One of the best sources of new followers for your Twitter account, believe it or not, is the Twitter accounts of your competitors.
“But they’re fans of my competition! They wouldn’t follow me.” That’s where you’re wrong. The fact is, most people don’t have all that much brand loyalty. They might prefer to buy a Dell over an HP computer, but if a decent enough deal comes along, they’ll switch. People don’t generally shop for a new car by narrowing down the brand first; they shop by style, by vehicles that meet their needs, and go from there.
Sure, there are always a few stubborn brand loyalists. Sometimes you find someone whose family has worked for a company for generations, and won’t jump ship. Sometimes you find someone who has had very negative experiences with other competition and will stick with the certainty that comes with their loyalty. However, most of the time, brand loyalty isn’t that important.
At least, not in the realms of social media. After all, getting a follower on Twitter is pretty different from getting someone to buy your product. Obviously, the end goal is to get them to buy from you, but you and I both know most of your followers aren’t going to be customers right away. The first goal is simply to get them to follow you, and that’s relatively easy.
You can poach followers from your competitors, though “poach” isn’t necessarily the right word. Poaching implies that you’re stealing them, that you’re doing something illegal, and that you’re taking something away from someone. In reality, you’re just putting yourself in front of a certain audience that happens to be the audience your competition has built, and getting those people to follow you. Most of the time, they won’t be unfollowing the competition or anything. It’s not really poaching, so much as it is sharing.
Step 1: Identify your Real Competitors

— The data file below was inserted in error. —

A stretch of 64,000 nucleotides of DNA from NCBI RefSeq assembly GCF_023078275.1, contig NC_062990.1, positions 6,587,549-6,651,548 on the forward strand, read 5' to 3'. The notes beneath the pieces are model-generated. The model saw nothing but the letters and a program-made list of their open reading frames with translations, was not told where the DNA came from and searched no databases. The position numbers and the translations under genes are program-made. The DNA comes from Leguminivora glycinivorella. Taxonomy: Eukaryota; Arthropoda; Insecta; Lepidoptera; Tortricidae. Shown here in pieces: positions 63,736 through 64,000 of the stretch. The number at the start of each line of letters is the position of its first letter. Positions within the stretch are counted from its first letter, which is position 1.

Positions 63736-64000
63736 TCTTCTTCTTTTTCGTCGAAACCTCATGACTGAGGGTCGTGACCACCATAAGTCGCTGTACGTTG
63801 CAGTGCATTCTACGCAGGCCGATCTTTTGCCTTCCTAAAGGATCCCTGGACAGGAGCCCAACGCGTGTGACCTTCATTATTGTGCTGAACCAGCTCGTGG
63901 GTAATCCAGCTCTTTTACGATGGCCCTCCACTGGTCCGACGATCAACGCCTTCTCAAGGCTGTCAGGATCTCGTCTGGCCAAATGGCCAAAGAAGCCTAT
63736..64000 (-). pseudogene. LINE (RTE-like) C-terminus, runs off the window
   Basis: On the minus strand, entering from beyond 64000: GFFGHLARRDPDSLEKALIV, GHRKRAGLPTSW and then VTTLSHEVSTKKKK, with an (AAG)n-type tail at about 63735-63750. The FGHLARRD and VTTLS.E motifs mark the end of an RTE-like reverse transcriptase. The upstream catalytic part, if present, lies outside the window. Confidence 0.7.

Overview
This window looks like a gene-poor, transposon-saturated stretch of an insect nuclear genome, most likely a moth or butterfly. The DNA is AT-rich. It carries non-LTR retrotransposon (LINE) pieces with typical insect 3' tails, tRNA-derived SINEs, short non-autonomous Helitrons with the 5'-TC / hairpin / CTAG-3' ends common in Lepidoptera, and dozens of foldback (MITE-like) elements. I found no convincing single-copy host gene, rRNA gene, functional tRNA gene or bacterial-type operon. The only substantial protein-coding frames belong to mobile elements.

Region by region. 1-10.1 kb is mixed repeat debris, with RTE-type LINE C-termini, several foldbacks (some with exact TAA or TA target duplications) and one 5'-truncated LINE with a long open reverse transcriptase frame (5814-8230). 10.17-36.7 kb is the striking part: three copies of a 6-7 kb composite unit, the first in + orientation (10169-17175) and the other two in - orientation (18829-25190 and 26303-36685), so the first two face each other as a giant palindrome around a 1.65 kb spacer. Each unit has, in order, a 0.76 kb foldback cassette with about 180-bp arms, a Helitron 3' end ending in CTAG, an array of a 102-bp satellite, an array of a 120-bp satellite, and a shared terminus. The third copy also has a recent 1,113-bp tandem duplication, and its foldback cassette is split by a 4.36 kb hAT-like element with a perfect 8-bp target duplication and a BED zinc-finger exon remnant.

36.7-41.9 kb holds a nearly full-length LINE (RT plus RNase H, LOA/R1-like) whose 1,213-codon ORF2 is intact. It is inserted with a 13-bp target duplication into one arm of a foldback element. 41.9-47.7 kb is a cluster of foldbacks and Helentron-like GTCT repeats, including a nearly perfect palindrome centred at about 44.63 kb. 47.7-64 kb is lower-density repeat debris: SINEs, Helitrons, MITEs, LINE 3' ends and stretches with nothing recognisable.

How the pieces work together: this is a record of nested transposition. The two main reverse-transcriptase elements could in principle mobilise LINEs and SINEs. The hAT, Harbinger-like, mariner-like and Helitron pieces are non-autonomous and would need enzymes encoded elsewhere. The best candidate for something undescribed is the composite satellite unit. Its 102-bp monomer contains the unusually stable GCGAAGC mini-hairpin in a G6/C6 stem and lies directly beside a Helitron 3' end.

Your competition in a retail store versus your competition online versus your competition on Twitter can be different groups of brands. A small soft drink company might compete for store shelf space against Coke and Pepsi, but it might be more appropriate to look at companies like Jones Soda Co. or a small local manufacturer.
The first thing you want to do is make a list of anyone you consider your competitors. Then you want to run searches on Twitter for various keywords and product-related phrases that show you people posting in your niche. Look for other competitors, groups that are either on par or smaller than your company, and anyone you might have missed.
Next, find and harvest the URLs for the Twitter accounts for each of these companies. Write down their main accounts, and write down other accounts if they have them. Customer service accounts are excellent for this, though they might not exist in your industry all that much.
You should also look for accounts that accumulate traffic in your niche and industry, but who aren’t brands. Content aggregators, news reporters, and general public figures can all be good for this. They aren’t necessarily competitors, but they DO accumulate an audience that can be full of people you would want to follow you.
Step 2: Filter the Competition List
The next thing you want to do is visit each of those profiles and look to see if they’re valid competition or not. They might not be good targets for poaching.
There are three things that will make the profile invalid as a poaching target.
- The profile is not actually in competition with you. For example, if you sell one specific technology product, a company that sells many more – like IBM or Amazon – isn’t going to be in direct competition. This means that while you could get some followers from their account, many of the people you’d be trying to reach won’t actually care about your brand.